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Author: hackshark Big funky green star, 20000 posts Old School Fool Add to my Favorite Fools Ignore this person (you won't see their posts anymore) Number: of 35400  
Subject: Re: CD Ladders vs Bonds vs Bond Funds Date: 4/24/2003 5:39 PM
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It would be worth looking back a couple of years to see if CDs had lower yields than equivalent treasury funds. Of course, when interest rates were higher, there was a much better chance of interest rates going down than there is now, so even if the CD rate was higher, the bond find might have been the better bet, thanks to the possibility of a capital gain.


Loki-

I see your point, I just think a lot of this is minutae for anyone with a substantially long event horizon. Going far enough out, it is a zero sum game, (or better stated, it SHOULD be). There is a certain cost of capital. It doesn't vary (much) from one kind of government-backed instrument to another. Any small difference are likely ot be very small, and probably random. And if they weren't random, then start up a hedge fund and exploit it but don't tell anyone because the difference would soon become negligible again.

A lot of people spin their wheels on their own personal theories. Rise up above the forest and realize that the cost of money is a commodity, and neither you nor I are likely to have the tools necessary to truly exploit any market inefficiency.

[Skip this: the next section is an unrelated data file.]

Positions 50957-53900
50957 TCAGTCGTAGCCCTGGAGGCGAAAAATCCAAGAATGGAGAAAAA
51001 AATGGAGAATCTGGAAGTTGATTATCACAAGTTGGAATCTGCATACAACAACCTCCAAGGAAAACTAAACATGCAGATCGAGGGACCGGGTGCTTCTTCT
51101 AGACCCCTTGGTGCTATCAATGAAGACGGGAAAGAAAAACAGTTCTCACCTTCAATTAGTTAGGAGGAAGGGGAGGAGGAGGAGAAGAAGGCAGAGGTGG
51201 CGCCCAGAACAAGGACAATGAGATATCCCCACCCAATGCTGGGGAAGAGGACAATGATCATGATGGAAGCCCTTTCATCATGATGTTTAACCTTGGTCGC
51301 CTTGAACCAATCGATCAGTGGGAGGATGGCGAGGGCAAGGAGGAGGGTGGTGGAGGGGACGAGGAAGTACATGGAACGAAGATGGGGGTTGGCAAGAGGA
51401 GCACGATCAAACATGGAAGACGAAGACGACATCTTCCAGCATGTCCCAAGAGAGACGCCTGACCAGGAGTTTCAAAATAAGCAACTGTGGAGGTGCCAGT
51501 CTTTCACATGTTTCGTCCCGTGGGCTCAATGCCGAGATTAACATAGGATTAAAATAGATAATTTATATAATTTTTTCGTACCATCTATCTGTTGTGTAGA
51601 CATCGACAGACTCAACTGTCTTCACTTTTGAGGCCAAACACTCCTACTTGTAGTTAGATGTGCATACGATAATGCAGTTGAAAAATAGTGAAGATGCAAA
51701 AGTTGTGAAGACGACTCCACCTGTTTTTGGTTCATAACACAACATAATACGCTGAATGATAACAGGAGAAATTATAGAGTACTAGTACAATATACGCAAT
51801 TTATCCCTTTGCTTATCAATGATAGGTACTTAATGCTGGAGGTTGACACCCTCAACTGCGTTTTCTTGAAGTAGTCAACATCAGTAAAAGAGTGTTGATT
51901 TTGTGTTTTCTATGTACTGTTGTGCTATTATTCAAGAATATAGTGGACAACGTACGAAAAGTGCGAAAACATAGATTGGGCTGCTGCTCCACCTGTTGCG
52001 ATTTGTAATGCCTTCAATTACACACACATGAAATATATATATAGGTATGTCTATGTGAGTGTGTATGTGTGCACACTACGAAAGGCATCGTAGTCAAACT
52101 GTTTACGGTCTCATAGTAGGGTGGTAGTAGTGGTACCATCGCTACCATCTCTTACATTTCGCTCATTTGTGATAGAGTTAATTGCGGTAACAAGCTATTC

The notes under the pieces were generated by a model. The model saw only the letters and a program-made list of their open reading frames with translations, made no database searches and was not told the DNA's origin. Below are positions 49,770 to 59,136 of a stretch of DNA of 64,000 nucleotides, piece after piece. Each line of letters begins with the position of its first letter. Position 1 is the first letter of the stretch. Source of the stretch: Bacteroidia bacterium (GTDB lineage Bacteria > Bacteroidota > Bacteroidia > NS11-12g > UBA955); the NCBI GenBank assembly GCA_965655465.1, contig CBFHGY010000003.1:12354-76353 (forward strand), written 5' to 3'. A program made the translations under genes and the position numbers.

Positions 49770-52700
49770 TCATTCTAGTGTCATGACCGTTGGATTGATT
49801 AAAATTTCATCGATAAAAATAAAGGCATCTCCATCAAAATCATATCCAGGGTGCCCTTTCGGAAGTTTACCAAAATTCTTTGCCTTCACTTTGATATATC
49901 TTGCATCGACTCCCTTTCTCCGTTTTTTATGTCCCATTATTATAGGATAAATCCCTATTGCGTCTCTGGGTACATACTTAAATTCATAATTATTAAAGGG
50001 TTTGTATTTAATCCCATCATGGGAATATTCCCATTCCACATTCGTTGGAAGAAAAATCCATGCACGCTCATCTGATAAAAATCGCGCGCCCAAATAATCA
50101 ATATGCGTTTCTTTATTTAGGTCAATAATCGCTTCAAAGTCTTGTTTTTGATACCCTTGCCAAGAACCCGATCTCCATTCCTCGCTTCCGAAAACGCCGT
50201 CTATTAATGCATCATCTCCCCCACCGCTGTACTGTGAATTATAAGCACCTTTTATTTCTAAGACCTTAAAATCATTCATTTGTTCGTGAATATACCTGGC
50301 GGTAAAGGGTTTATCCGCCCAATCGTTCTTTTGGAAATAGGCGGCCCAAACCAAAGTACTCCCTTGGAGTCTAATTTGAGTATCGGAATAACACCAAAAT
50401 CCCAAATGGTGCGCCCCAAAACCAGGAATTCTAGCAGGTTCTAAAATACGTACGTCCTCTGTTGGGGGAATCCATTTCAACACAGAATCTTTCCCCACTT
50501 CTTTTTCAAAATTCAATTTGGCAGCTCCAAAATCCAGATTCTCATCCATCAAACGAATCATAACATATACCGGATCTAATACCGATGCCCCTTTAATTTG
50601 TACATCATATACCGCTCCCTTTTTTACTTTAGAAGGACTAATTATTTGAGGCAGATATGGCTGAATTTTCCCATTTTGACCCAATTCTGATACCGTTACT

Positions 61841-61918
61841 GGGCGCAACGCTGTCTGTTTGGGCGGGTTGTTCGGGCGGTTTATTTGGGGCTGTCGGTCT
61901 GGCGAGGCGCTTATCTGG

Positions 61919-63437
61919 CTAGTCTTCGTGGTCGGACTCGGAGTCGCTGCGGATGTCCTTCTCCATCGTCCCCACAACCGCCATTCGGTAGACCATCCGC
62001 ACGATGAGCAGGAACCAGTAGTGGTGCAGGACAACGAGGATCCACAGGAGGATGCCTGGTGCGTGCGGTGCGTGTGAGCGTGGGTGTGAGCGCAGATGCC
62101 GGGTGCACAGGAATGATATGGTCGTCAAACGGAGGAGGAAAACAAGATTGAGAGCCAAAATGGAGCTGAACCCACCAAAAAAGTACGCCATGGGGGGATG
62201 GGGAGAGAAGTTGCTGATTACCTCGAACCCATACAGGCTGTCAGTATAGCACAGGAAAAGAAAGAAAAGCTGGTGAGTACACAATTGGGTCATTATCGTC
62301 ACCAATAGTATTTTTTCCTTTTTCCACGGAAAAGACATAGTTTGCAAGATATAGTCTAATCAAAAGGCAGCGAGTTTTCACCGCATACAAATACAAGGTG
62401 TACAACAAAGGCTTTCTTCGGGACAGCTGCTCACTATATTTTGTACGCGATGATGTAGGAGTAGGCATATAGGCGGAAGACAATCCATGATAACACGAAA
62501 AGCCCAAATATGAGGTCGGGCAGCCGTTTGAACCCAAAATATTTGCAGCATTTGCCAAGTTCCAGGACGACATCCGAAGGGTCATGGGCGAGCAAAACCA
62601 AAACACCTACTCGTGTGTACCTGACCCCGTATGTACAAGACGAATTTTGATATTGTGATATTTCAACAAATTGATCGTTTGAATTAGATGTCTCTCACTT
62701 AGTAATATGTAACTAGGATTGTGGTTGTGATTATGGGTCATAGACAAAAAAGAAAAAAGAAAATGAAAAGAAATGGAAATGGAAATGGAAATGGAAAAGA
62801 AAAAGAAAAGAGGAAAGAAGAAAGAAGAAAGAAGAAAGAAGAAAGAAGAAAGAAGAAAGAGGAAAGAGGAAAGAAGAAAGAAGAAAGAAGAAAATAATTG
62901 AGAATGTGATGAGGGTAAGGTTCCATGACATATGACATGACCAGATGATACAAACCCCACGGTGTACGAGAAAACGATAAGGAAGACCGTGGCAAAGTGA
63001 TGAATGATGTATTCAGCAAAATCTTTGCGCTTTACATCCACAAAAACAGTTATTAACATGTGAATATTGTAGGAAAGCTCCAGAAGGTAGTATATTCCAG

This isn't meant as a rant, I just am commenting how frequently I see discussions like this on the boards, when everyone thinks they've figured out some way to jack up the return. Interest in government backed debt is a commodity - probably one of the largest commodities in the world. There is no way that one class of US govt backed debt is going to consistently perform substantially better than another. If you believe in indexing, then go with the Total Bond Index fund and spread out among maturities and risks in just one fund. If interest rate changes worry you, there are ways of hedging that (seldom discussed on this board though) - gold metal & futures & mining stocks, interest rate futures and swaps, shorting treasuries.

My thing against CDs is the limit. I don't want to have to keep adding new accounts to get around the 100k limit, and if we ever actually need that limit things will be far worse off than most of us could imagine anyway.

-hack
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